Federal Judge Lewis Kaplan was not impressed. He said Kaufman had shown no remorse or understanding that he had broken the law and harmed the 20,000 members of Melrose who drove taxis around the clock to pay off their loans.
“You don’t understand,” the judge said as Kaufman shook his head vigorously.
“It was a family business,” Kaplan said of the credit union previously run by Kaufman’s father and grandfather. “If you had a delicatessen, you could do whatever you wanted. But it was a federally insured credit union and you weren’t aware of it. “
Kaufman’s activities were revealed by childhood friend and former Melrose marketing director Rob Nemeroff, who filed a complaint with regulators after being fired in 2015.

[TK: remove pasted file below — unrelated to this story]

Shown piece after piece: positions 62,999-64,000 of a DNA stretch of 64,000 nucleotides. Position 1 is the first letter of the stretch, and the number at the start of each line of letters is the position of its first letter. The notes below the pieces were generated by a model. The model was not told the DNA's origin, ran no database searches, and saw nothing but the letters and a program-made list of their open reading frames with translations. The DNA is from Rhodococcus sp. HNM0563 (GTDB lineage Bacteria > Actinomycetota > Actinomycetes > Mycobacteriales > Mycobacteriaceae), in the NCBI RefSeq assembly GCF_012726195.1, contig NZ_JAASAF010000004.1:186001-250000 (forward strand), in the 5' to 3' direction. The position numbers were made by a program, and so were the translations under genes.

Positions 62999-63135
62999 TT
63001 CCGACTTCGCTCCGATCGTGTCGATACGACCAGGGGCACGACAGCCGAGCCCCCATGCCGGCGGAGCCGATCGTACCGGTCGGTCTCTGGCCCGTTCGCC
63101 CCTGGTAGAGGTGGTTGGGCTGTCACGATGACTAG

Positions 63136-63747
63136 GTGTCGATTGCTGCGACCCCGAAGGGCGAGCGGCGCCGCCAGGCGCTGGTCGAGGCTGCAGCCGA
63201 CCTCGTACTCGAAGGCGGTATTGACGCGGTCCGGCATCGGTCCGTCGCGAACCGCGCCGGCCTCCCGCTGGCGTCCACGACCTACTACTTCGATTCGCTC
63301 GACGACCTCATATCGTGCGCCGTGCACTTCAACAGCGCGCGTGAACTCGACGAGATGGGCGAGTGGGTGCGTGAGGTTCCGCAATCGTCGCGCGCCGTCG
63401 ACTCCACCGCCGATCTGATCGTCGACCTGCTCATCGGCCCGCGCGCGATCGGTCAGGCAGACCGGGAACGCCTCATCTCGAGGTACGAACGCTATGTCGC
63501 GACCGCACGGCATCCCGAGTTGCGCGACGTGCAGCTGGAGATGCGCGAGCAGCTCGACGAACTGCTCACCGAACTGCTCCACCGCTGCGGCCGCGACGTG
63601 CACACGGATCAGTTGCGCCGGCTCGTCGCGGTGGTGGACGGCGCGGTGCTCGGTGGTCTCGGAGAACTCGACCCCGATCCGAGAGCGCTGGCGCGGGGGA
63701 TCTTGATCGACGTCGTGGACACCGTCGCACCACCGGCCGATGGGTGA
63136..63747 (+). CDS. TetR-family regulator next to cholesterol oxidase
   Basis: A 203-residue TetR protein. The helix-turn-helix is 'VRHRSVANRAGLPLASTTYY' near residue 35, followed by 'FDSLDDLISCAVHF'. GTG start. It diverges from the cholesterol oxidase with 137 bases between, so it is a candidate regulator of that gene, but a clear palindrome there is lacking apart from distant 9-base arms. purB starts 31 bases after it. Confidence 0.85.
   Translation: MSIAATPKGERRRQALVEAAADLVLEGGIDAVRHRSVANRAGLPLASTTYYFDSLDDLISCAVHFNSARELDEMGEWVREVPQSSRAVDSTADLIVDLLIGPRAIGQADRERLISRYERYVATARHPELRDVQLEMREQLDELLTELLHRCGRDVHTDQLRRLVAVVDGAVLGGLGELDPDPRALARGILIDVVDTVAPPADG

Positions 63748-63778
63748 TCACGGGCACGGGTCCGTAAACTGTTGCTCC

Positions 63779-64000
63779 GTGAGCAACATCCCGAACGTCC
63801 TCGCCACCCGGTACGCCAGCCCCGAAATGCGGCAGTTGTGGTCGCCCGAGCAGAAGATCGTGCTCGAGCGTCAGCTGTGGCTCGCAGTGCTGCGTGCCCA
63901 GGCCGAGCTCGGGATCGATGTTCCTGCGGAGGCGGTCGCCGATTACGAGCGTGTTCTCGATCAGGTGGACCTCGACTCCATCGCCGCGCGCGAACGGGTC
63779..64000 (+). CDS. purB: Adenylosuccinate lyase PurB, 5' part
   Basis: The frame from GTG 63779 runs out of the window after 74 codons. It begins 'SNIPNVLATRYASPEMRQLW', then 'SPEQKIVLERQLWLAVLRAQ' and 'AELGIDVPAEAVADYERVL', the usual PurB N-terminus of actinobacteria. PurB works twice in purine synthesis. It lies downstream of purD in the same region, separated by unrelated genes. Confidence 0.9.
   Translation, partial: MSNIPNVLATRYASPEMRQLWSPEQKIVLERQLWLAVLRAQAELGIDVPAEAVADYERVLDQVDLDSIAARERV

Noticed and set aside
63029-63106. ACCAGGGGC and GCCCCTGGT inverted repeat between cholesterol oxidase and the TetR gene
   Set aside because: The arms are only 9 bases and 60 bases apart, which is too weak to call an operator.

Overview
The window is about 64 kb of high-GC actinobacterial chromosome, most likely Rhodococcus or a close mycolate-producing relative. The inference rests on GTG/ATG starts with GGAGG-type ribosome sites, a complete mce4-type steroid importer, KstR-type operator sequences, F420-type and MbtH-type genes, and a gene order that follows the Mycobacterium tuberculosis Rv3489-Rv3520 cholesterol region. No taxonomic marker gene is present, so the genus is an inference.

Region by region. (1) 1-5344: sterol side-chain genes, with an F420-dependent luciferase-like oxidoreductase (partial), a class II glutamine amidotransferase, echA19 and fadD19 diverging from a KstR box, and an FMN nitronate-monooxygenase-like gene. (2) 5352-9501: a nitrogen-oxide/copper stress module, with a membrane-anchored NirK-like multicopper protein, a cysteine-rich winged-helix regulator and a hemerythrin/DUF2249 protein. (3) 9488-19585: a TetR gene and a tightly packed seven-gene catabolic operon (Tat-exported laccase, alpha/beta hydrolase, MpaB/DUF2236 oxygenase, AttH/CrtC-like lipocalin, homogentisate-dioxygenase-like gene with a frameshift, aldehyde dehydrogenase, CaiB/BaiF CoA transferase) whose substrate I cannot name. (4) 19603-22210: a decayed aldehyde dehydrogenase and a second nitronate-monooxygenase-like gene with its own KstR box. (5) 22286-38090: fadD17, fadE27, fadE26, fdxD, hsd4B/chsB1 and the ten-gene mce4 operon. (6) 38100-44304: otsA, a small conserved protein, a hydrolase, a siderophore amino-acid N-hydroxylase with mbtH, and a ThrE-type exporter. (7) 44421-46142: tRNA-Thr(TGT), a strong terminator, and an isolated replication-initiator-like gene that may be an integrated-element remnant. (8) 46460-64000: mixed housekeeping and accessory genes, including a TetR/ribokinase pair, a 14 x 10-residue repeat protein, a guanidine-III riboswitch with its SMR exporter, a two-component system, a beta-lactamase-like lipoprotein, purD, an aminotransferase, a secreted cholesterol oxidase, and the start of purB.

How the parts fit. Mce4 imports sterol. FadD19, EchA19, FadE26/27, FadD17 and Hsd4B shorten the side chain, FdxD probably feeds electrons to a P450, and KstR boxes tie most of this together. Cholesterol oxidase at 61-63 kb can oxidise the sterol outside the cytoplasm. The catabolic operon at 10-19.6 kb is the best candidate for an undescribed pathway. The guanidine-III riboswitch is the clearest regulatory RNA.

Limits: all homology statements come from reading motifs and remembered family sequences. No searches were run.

In a statement, US lawyer Audrey Strauss said: “Kaufman has evaded his duty to act in the best interests of the credit union and its account holders, by exploiting his position for personal gain.”
Kaufman’s criminal partner Georgiton was sentenced to probation in January after pleading guilty to bribery. Judge Kaplan refused to lock Georgiton up because Covid rates were so high at the time.
Kaufman is due to visit the Prisons Office on November 29.